What do the words, THANK YOU, mean to you?

In Spanish, thank you is ‘mil gracias’. Are they just two words? Do they mean more? Are they meant to be used only in our homes and for loved ones only? Do they have any bearing on staff productivity? Is there any bearing with saying ‘thank you on mind engagement and loyalty of employees? Why would a lady, who knows she is loved still want to hear the words said out clearly? It is reassurance. It is validation. It is confirmation of team-ness!

I had a driver who was very diligent in driving and car care. My car was always very clean. He would clean the car at virtually every meeting stop we had. I appreciated this and had my ways of acknowledgement. This varied depending on my mood and circumstance. He loved it when I let in a space for a little chit-chat while driving. Sometimes, an update about his family, sometimes a local issue where he lived. Simple words like ‘these your tyres are shining’ bring a glow to his eyes. There are thus different ways to say thank you.

When you say thank you, people develop a feeling that they have done something to help you, something you appreciate. It is not a weakness to acknowledge anyone. For some, it is a mind game. ‘Thank you’ gives pleasure. It gives motivation. It breeds commitment and loyalty. It is an attitude of gratitude, which is increasingly becoming rare in a world of ego competition. Unknown to many, gratitude is a great influencer. It looks old-fashioned, but is fresh to recipients! Imagine having to park your car yourself, on a day your driver could not come to the office and you are already late for a meeting in areas where parking is difficult like Marina, Lagos. You should then acknowledge the service, even though he is in your pay role.

Even the sophisticated, acknowledge and appreciate ‘thank you, though may appear not to care. To your employees, you would have made their day – when you say ‘thank you, this is good!’ Some bosses who struggle with their ego or complex, think it brings them down to say thank you. I worked with a staff who told me one thing she learned working with me was not to be afraid to acknowledge a staff’s strength and grow it. I won her deep loyalty throughout. I also enjoyed the benefit of good staff wanting to move with me when I moved a job. ‘Thank you and acknowledgements create a strong sense of security. They had my back often! I had theirs’ too. That of course did not take away the firmness needed on the job and the sense of urgency on the job. For some, this is where the problem lies – finding the delicate balance between being firm and being nice. It has to be worked at. We need both!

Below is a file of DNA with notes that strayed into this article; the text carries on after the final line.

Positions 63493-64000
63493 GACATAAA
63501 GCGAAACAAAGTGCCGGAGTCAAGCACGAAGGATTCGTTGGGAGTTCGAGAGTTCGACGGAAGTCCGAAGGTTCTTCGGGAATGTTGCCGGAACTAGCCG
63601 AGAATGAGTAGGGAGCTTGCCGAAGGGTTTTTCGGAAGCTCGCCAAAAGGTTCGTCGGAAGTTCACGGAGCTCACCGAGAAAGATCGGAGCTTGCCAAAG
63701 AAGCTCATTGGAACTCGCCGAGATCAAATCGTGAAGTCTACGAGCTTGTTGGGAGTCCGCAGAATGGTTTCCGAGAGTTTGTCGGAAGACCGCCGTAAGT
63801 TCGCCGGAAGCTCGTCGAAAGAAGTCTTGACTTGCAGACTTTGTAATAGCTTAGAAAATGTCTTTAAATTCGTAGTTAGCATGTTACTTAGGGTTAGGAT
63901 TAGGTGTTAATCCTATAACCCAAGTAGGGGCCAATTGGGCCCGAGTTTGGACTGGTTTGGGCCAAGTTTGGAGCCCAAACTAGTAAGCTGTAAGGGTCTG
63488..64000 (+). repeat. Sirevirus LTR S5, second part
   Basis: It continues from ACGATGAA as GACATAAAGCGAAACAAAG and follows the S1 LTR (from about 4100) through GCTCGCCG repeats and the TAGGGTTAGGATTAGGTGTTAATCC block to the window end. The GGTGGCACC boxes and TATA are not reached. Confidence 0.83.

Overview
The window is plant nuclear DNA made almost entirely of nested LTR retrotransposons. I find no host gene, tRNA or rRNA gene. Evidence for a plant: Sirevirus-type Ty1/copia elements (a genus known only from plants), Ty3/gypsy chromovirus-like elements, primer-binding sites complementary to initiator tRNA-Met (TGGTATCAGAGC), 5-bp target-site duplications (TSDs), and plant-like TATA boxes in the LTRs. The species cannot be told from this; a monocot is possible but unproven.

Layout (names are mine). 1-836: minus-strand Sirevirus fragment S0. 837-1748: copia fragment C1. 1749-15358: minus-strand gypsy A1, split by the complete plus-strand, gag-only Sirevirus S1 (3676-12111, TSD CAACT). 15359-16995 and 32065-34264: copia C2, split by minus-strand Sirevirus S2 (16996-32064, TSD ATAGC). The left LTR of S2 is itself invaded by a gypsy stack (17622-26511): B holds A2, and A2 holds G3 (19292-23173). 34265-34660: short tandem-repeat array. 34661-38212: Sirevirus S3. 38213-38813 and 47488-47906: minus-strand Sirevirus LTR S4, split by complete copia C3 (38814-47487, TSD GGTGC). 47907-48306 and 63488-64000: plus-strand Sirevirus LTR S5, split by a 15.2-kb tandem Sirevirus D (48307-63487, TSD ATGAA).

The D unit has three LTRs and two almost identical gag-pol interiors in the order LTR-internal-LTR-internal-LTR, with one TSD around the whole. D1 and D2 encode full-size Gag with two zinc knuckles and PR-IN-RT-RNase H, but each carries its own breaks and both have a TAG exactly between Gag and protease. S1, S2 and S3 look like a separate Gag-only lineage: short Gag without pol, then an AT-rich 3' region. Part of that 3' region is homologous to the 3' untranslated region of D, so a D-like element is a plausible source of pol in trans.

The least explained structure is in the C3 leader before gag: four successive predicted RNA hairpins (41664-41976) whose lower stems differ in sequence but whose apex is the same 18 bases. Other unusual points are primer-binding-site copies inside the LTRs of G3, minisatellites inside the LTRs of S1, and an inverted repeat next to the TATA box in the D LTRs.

With my spouse, at intervals, I remember some things she had done consistently unacknowledged for a while. I just say ‘thank you’. She looks at me in surprise and responds, ‘For what?’ Then I say, ‘Everything I forgot to say thank you for.’ Now, she is a mature lady, so she handles it calmly, but I know my message is sent. It is a tonic! An energy drink! And we have come a long way.

Does saying ‘thank you’ make you a weak person?  No, it does not. It is rather a strong leadership tool for motivation and affirmation. You have to win the hearts of your core team members – Your driver, your domestic staff, your department, your management team, your board, your Managing Director. This is completely different from staff remuneration. I once left a higher-paying job for a lesser-paying job where I felt I was better appreciated. Not everyone is so motivated by just material things. They want that personal touch. Thank you and appreciation has great healing powers.

I read recently the comments of a Liverpool player in the Premiership league, Mo Salah. He said he was enthused by the personality of his Coach, Jurgen Klopp. He made him feel appreciated when he gave him a big hug on their first meeting and appreciative words. If you know him well, he appears truly to be a bit shy, maybe timid. But his sterling performance is not in doubt. He only needed a coach like Jurgen to pull him out. That was the tonic! He could have also had a coach who would be all too bossy and too blameful. We have seen footballers frustrate such coaches out of their jobs.

Your crowd does not thin out if you know how to say ‘thank you and appreciate people. You are never really alone. It does not take away from you the professional man or woman in you. Some ‘senior’ men and women have found out disappointingly that they are suddenly alone after retirement or when they leave an organization for another. They are quickly forgotten, even by those they thought they did favors. Their structures are quickly pulled down, and they wonder at what point things go wrong. From cradle to grave, we all need love and appreciation.
Do not forget to say ‘thank you.

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